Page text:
I once read a quote from K. Anders Ericsson about expertise. He said, “I have been walking for 48 years, but I am not getting any better at it.” His point? Just because you are doing something over and over again is no proof that you are getting any better at it.
Ericsson is the man who coined the 10,000-hour rule, which is often mistaken for the idea that repetition over time is what generates expertise. But that isn’t what his research shows. What makes you better is “deliberate practice. “ It’s the act of intentionally getting better.
I just checked my stats at www.thesalesblog.com. I have posted to the blog 3,102 times, but a couple hundred of those posts are videos or podcasts. Let’s call it 2,900 written posts. I have written 2,054,838 words in all the posts combined. If those words were books, that would be 34 books, the average word count being 60,000 words.
If you go back to the archives in 2009 and 2010, you will see that I was not a very good writer. Writing helped me improve my writing, but not so much as actually editing my own writing. I was intentional about improving, so I separated the writing from the editing, and I spent more time crafting sentences. I am still no Dan Pink or Malcolm Gladwell, but I have improved through deliberate effort (and I still have much more improving to do).
The problem with this concept of mastery is that most of us think the repetition alone is enough. Because we believe this, we aren’t intentionally trying to improve.
Even though you have made 1,000 sales calls, you may or may not be getting better at sales. You might have negotiated hundreds of contracts without ever improving your ability to craft a deal or defend the investment your client needs to make to produce the results you need. In most areas of our lives, like Ericsson suggests about walking, we are on autopilot.
It is possible to have the same year repeatedly. The stories on television and Facebook may have changed, but have you? Are you better than you were this time last year? Not in every area of your life, but in some area where you have made the decision to intentionally improve?
Here is the rub: You must be intentional about self-improvement. You have to be deliberate about your personal and professional development. The areas where you want to make an improvement will only improve when you “deliberately practice,” when you focus on the improvement in that area, becoming aware of the gaps in your performance, intentionally changing what you are doing, and modifying your approach as you notice the results of those changes.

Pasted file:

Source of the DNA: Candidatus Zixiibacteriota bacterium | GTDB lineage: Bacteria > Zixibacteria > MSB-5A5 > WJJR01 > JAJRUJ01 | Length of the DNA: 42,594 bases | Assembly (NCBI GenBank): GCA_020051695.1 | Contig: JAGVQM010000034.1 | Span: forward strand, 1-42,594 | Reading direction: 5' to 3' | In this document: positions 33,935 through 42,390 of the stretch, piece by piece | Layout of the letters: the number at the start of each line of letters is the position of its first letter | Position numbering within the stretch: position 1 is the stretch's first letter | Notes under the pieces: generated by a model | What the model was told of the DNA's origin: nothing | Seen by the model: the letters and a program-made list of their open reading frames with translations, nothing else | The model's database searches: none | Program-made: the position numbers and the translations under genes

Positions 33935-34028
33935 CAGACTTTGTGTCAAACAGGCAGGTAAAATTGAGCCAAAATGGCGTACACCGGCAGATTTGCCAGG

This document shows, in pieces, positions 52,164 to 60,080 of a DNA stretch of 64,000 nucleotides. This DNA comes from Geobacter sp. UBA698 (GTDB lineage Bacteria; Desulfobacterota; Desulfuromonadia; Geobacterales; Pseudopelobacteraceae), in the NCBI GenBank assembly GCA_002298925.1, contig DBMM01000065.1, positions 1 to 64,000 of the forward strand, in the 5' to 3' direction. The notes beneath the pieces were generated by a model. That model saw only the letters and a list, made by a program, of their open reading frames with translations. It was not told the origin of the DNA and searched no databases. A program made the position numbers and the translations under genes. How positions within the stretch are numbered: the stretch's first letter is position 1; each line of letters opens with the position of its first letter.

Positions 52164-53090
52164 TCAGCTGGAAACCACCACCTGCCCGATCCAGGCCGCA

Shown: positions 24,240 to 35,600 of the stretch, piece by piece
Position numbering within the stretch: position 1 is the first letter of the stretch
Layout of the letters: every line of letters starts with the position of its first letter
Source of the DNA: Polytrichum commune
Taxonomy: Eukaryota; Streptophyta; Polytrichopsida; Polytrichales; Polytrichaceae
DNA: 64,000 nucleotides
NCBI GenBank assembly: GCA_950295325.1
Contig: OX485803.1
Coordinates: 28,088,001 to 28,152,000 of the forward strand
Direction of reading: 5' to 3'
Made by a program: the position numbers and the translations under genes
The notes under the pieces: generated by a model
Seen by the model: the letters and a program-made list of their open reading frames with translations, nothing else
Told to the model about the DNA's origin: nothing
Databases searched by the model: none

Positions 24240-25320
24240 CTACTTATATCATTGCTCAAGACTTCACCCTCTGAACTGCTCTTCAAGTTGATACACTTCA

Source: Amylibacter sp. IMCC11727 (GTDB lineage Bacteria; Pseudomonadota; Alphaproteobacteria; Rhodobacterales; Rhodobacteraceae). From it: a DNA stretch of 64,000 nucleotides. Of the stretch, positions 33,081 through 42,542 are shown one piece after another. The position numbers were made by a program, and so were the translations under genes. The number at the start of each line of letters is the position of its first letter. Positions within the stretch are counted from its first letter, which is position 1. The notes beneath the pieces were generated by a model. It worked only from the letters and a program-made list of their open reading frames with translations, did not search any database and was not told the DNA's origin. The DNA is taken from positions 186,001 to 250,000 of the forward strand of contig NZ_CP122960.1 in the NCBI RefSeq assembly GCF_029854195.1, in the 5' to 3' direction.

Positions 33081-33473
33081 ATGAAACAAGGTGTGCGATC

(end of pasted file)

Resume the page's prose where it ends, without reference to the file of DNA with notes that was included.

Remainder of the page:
Are You Getting Better?
- In what areas of your life are you right now having the same year you had last year?
- In what areas do you need to intentionally improve to generate the results you want—and the results you are capable of producing?
- What are you going to do to ensure that you do not have the same year and over and over again?
Hit reply to send me your thoughts, ideas, and stories. Hit forward to send this newsletter to someone you know who could benefit from thinking about proactively improving their performance in some area. Ask them to join us here each Sunday by signing up at www.thesalesblog.com/newsletter.
Happy Father’s Day!
Do good work this week, and I’ll see you back here next Sunday!
P.S. This newsletter is sponsored by my friends at SAP. If you need a CRM for your personal use or for your team, check out their Digital CRM here, and sign up for a free trial.
P.P.P.S. We are just a few weeks from launching The Lost Art of Closing: Winning the 10 Commitments That Drive Sales. I just finished designing the bonus packages, and those will go live in the next week or so. Bulk packages are going to be available soon. If you are considering buying books for your whole team, email me here so we can take care of you!